Duling Avenue and Old Canton Road (new location!) Artists and food producers sell their goods. Entertainment provided. Free; call 601-832-4396. Seventh Annual JFP Chick Ball 6 p.m. July 9 at Hal & Mal’s (200 S. Commerce St.). This fundraising event benefits the Center for Violence Prevention’s programs in nearby rural areas. Seeking sponsors, auction donations and volunteers now. More details: and follow on Twitter @jfpchickball. Get involved, volunteer, donate art, money and gifts at Be a sponsor for as low as $50. Admission $5, 18+; call 601-362-6121, ext. 16. Top of the Hops Beer Festival 2 p.m. July 30 at Jackson Convention Complex (105 E. Pascagoula St.). Patrons receive a commemorative sampling mug and have access to samples of more than 150 craft beers. The festival also features a Brew University education area, music, food and games. Tickets available through Ticketmaster, the Coliseum Box Office and Hops & Habanas. Designated driver tickets available. $35 in advance, $40 day of festival, $60-$65 VIP; call 205-714-5933 or 800-745-3000. Yoga for Non-violence: 108 Sun Salutations 9 a.m. Aug. 6 at Arts Center of Mississippi (201 E. Pascagoula St.). All levels of ability and endurance are welcome to participate in the yoga mala. Free sun salutation classes given in July at many Jackson yoga studios. Proceeds benefit the Center for Violence Prevention. $25, donations welcome; call 601-500-0337 or 601-932-4198. Bright Lights, Belhaven Nights 5:30 p.m. Aug. 13, at Carlisle Street and Kenwood Place. The annual street festival includes live music on five stages, children’s activities, food and artisan booths. $6, $1 children 12 and younger; call 601352-8850. Mississippi Happening. Guaqueta Productions hosts the monthly broadcast featuring a special musical guest. Download free podcasts at Watch for more JFP events.



Camps & Creative Classes

Fondren Art Gallery hosts a six-week painting and drawing class for beginners starting June

nonfiction stories. Students must provide a digital camera, USB cords and flash drives. They will present their books in a PowerPoint show. Register by May 23. $125. • Summer Guitar Workshop June 20-24. The class for beginners ages 13-17 involves basic note reading, how to strum chords and other acousticguitar fundamentals. Participants will learn to play songs in solo and group settings. Register by June 6; guitar not included. $85. • Character Animation Workshop June 21-30, at Jackson Academy (4908 Ridgewood Road). Children will hear the history of hand-drawn cartoon animation and learn its techniques. Children ages 10-13 meet June 21-23; register by June 7. Children ages 14-17 meet June 28-30; register by June 14. Supplies included. $90. • Chamber Music Day Camp July 5-29. The camp is for children in grades 7-12. Coaching, musical theory and history classes, faculty recitals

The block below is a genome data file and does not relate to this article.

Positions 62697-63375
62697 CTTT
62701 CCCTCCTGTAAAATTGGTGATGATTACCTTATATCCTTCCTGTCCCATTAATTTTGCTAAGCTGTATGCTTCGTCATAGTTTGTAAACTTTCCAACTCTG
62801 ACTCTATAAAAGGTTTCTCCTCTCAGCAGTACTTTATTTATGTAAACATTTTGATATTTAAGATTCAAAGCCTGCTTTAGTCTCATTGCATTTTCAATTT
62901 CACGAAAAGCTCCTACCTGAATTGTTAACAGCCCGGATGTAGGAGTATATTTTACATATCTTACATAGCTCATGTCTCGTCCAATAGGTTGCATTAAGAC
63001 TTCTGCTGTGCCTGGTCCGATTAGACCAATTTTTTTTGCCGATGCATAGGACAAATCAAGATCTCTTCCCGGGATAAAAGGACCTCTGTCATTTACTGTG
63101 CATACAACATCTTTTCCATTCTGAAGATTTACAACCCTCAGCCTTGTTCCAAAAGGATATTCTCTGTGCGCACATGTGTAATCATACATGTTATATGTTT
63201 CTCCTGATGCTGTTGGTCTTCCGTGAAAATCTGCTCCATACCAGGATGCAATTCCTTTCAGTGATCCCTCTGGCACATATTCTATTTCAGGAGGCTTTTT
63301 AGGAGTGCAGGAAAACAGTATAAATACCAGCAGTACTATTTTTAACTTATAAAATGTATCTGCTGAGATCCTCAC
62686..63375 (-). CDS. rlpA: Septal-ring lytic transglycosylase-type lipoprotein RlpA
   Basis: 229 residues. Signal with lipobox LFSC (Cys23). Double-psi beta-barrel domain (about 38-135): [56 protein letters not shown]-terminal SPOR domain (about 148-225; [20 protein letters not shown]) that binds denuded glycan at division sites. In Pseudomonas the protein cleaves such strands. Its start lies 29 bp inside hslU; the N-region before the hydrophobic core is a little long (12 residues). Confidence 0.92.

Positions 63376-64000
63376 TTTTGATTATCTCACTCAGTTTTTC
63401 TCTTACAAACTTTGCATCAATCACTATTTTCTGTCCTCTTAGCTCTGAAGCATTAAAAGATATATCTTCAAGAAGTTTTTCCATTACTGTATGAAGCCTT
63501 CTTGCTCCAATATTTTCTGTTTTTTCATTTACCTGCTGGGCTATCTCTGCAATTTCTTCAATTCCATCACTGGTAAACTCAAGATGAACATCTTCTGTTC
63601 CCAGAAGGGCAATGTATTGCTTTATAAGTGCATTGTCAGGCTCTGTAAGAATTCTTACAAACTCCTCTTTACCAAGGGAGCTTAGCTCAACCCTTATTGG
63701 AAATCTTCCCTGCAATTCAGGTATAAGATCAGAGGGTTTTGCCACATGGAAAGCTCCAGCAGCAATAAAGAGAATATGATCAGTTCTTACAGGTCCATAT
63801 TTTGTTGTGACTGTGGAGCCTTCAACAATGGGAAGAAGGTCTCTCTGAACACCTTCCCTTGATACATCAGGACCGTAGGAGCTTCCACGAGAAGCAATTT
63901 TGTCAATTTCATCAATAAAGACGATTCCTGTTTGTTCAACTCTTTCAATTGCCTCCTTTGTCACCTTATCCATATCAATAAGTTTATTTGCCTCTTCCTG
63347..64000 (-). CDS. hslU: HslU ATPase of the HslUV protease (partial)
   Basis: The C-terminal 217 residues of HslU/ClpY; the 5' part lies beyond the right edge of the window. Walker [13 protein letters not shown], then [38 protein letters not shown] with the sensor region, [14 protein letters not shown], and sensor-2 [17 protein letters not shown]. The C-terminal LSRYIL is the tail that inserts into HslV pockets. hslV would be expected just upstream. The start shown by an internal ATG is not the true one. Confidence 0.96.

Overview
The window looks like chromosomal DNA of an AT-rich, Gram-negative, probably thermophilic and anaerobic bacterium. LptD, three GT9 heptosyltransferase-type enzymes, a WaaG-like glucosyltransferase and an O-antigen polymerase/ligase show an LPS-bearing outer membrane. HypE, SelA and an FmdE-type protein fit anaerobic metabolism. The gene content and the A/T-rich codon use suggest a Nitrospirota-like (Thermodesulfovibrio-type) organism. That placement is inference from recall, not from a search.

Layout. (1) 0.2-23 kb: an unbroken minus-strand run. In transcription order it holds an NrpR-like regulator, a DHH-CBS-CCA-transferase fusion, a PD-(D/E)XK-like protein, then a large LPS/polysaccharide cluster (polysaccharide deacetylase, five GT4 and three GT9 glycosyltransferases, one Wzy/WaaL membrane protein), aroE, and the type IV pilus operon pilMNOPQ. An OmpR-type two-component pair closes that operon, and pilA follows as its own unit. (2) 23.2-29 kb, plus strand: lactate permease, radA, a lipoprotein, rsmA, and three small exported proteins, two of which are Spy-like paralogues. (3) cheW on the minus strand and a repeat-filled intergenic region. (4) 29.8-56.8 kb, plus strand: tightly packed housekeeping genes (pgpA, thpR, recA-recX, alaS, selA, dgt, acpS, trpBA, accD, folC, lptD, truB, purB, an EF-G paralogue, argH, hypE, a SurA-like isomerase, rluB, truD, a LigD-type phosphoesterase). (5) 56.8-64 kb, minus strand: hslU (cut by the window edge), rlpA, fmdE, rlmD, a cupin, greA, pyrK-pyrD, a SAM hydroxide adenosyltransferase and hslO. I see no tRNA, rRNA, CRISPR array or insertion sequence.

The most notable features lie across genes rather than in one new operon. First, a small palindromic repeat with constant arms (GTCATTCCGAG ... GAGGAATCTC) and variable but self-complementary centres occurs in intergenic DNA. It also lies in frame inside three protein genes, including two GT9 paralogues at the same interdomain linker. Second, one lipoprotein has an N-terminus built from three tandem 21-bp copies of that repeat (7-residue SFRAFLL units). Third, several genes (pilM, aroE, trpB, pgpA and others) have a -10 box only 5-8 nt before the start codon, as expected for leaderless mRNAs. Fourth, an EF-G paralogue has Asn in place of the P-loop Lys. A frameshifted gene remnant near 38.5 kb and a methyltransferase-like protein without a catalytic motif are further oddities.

and the opportunity to perform are included. Admission requirements apply; contact Rachel Heard at 601-974-1420 for information. $250. Events at Mississippi Craft Center (950 Rice Road, Ridgeland). Call 601-856-7546. • Craft Sampler Summer Camp June 6-Aug. 5. Children learn pottery, wire sculpture, fabric art, mosaics, candle making and more. Each oneweek session is from 9 a.m.-1 p.m. daily. Sessions for children ages 5-8 are June 6-10 or July 11-15. Sessions for children ages 9-12 are June 20-24 or July 25-29. A session for special-needs children ages 5-16 is August 1-5. Snacks included; registration required. $175, $150 second child. • Powder Horn Class June 24-July 9. Walter Mabry, instructor, Classes are June 24-25 and July 8-9 from 9 a.m.-4 p.m. Materials included. $250. Events at Viking Cooking School (Township at Colony Park, 1107 Highland Colony Parkway, Ridgeland). Call 601-898-8345.

• Date Night: Decadent Dinner 1 p.m. May 28. Skills covered include working with lobster, crusting and stuffing beef tenderloin, preparing and cooking asparagus and learning proper techniques for making a soufflÊ. $109. • Food For Life 6 p.m. May 26. Topics include making a healthy soup, making fruit salsa, creating crosshatch grill marks and making pilaf. $59. • Pickling, Canning and Preserving 9 a.m. June 4. Learn the basics for preserving fruits and vegetables. Recipes include strawberry preserves, quick pickles and salsa. $89. • Kids’ Pizza Party 9 a.m. June 8. Kids will observe how yeast is activated, make and shape dough, and add toppings. $59. • Girls’ Night Out: In Little Havana 4 p.m. June 11. Topics covered include making a vinaigrette, searing chicken, seasoning properly and making sofrito. $89. • Kids’ Italian Pasta Party 9 a.m. June 15. Kids learn to make a salad dressing, tear lettuce, make and shape yeast dough, sauce pasta, grate cheese, and use an ice cream machine. They will also learn how to read and follow a recipe, measure ingredients and follow the basic rules for kitchen safety and sanitation. $59. • Sushi Workshop 6 p.m. June 15. Skills learned include discovering authentic Japanese ingredients, making sushi rice, nigiri-zushi, and making and slicing maki-zushi. $99. • Cupcakes and Cake Balls 1 p.m. June 26. In the five-hour workshop, learn how to make, bake and decorate cupcakes with buttercream icing, cream cheese and fondant, and learn to make cake balls in your favorite flavors. $135.